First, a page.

A very happy New Year to everyone! If you are making New Year resolutions, send them in so we can share them with Georgist News readers. You are an important part of the worldwide movement for economic justice. Find something that needs to be done, and push aside the daily crowd of usual tasks for just a little while - and make it happen.
The deadline for our February 2006 issue is January 25.
You can always reach the Georgist News at firstname.lastname@example.org
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Commentator Jeff Cohen has written, "Of the top oil producing countries in the world, only one is a democracy with a president who was elected on a platform of using his nation's oil revenue to benefit the poor. The country is Venezuela."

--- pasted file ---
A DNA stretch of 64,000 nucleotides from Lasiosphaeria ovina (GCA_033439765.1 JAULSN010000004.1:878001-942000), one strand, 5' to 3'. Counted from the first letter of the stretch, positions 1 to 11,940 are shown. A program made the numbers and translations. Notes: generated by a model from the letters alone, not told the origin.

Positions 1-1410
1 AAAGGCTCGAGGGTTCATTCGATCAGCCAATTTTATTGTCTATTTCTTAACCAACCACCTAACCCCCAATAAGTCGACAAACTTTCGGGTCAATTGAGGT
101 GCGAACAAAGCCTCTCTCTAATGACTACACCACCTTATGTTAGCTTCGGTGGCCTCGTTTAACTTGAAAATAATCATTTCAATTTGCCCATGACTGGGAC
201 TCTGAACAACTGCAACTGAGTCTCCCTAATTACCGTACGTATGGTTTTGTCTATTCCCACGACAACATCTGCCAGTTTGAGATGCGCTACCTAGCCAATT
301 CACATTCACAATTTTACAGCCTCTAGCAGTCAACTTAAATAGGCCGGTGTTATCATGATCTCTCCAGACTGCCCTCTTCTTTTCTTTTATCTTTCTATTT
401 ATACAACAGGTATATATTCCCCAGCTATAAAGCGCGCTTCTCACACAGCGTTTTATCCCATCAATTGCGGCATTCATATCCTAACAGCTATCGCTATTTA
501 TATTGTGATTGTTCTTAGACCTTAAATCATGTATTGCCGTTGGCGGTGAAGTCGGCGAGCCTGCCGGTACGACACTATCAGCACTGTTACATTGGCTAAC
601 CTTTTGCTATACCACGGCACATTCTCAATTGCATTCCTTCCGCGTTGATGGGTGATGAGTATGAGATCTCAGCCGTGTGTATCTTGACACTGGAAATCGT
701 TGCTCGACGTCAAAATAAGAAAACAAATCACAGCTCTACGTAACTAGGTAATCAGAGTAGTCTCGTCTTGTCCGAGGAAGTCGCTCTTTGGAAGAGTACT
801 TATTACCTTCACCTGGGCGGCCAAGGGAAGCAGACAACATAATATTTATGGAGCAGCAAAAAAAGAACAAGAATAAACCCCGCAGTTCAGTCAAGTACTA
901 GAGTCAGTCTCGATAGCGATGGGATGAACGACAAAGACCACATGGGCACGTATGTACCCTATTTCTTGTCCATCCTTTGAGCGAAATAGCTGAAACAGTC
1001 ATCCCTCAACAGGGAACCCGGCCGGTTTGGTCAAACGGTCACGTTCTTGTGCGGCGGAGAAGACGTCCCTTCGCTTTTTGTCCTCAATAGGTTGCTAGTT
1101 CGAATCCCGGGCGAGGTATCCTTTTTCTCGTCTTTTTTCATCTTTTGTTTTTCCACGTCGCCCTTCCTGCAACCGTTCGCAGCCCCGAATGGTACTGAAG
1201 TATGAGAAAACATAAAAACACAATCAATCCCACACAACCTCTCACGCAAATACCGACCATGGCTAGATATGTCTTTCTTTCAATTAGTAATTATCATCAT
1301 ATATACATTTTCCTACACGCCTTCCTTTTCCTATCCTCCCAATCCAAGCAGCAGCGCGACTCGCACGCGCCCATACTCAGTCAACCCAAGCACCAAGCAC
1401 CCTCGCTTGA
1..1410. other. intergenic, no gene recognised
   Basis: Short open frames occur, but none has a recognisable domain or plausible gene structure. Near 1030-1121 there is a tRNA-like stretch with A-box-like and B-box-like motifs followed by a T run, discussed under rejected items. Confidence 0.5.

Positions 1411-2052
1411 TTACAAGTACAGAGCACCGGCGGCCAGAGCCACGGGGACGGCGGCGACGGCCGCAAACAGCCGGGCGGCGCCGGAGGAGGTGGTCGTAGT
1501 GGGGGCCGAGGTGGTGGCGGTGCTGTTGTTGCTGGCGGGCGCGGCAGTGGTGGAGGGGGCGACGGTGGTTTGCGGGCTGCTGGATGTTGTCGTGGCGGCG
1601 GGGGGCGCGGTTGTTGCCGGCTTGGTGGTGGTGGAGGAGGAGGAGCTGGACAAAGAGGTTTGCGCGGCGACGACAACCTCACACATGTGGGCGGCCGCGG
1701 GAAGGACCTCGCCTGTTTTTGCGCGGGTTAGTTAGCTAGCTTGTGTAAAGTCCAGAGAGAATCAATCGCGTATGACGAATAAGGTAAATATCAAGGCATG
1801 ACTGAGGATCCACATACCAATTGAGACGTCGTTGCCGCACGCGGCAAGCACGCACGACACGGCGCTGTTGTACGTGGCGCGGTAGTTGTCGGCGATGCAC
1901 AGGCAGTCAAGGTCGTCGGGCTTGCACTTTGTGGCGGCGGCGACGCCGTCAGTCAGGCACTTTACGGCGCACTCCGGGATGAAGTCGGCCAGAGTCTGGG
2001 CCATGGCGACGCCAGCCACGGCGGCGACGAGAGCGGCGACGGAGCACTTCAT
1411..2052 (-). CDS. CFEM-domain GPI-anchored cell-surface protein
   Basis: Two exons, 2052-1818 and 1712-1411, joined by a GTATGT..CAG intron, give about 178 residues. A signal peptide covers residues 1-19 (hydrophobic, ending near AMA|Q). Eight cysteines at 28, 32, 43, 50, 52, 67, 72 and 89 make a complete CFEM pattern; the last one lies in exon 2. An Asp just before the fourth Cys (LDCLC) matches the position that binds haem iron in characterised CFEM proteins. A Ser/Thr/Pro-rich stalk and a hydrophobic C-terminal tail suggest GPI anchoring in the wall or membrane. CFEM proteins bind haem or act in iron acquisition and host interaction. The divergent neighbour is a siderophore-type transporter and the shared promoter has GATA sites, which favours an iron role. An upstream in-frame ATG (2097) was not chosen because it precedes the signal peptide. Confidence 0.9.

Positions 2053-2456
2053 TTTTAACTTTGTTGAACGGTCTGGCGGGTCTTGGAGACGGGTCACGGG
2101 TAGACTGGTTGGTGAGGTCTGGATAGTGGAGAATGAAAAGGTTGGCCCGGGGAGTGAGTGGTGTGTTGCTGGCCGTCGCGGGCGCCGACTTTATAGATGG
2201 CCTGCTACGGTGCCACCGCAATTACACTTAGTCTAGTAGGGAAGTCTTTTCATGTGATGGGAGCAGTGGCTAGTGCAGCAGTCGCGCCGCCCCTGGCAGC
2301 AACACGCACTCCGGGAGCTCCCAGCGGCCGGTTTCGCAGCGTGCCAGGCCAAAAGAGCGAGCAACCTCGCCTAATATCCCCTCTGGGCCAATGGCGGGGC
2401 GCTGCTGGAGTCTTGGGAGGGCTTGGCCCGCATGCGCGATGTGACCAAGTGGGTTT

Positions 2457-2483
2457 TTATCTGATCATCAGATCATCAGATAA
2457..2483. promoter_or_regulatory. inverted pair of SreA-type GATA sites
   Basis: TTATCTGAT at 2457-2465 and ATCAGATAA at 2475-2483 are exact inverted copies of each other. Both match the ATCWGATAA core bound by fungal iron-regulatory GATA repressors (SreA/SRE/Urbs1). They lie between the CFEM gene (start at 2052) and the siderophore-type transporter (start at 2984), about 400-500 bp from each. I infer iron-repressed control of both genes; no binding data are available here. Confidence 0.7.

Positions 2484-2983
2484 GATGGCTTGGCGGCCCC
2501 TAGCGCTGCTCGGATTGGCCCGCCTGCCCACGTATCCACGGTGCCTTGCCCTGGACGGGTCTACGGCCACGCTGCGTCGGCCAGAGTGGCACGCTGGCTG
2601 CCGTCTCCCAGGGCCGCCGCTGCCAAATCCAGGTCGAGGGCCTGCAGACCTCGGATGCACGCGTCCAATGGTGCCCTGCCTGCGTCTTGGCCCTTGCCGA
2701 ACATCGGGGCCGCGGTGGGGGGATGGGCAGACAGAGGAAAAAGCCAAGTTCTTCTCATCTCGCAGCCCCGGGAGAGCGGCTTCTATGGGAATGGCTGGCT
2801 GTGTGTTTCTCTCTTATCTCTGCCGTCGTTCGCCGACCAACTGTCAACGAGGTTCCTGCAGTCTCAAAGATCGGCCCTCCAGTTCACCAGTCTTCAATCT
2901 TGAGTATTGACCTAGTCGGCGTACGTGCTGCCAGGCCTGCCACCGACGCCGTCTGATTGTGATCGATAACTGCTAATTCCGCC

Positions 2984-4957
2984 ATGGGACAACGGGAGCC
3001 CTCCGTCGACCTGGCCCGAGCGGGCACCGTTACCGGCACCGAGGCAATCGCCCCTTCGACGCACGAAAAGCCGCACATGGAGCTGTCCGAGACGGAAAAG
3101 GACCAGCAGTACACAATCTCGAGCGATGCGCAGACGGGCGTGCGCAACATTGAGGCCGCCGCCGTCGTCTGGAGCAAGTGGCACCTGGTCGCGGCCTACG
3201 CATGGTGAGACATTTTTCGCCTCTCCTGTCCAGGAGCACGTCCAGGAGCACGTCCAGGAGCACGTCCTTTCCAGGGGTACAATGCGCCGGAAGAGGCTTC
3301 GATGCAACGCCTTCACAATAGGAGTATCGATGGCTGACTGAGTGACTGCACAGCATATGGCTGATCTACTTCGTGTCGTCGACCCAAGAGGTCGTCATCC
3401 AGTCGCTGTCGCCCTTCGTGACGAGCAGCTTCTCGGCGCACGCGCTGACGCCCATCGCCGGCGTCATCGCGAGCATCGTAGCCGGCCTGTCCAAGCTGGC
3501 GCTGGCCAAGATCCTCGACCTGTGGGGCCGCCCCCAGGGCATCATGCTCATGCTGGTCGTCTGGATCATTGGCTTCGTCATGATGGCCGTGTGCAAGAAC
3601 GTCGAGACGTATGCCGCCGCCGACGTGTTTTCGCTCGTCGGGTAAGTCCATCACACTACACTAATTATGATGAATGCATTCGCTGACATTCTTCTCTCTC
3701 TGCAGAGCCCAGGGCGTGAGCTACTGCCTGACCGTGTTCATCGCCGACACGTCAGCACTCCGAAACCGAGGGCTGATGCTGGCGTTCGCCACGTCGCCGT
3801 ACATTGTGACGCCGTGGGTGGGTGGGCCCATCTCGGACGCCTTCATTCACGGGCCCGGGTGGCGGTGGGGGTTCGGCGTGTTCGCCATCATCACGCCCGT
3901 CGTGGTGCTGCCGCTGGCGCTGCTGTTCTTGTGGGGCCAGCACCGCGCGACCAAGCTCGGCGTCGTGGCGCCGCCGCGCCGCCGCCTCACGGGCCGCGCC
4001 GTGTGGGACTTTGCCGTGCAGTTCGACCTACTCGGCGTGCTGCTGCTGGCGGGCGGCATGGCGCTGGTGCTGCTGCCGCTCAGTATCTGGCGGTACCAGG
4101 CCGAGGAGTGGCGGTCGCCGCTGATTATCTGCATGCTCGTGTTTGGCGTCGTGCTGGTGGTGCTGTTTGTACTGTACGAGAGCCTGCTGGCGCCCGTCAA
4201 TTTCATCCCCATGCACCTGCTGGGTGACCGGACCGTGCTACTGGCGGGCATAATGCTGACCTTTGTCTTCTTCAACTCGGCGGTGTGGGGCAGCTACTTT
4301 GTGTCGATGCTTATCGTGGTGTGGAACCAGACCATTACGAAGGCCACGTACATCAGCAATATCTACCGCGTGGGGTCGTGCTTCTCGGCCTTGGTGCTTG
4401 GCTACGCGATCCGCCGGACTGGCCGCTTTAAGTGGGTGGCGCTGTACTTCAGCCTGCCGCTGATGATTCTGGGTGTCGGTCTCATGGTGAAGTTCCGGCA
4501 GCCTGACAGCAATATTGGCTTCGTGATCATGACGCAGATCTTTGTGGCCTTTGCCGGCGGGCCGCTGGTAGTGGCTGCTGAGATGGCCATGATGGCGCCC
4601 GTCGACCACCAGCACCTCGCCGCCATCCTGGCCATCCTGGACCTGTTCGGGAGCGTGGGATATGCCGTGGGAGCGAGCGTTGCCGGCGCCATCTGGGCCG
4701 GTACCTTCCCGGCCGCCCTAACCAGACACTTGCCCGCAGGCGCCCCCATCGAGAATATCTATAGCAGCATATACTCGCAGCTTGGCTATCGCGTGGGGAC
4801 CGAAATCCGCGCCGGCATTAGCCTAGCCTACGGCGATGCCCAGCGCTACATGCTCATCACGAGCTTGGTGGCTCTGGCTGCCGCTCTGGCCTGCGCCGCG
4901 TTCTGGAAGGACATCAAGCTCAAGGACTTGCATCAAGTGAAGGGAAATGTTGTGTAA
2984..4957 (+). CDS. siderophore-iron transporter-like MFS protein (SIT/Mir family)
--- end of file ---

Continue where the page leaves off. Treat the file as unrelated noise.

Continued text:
Cohen goes on, "CITGO is a U.S. refining and marketing firm that is a wholly owned subsidiary of Venezuela's state-owned oil company. Money you pay to CITGO goes primarily to Venezuela - not Saudi Arabia or the Middle East. There are 14,000 CITGO gas stations in the US. By buying your gasoline at CITGO, you are contributing to the billions of dollars that Venezuela's democratic government is using to provide health care, literacy and education, and subsidized food for the majority of Venezuelans. Instead of using government to help the rich and the corporate, as Bush does, Chavez is using the resources and oil revenue of his government to help the poor in Venezuela."
These are big, important claims. Can we verify them?
I have begun buying all my gasoline at CITGO. But before we declare CITGO to be the Georgist gas station, I would like to see additional facts. Are any Georgist News readers more familiar with the situation and able to tell us, with some definiteness, about the advantages of buying from CITGO?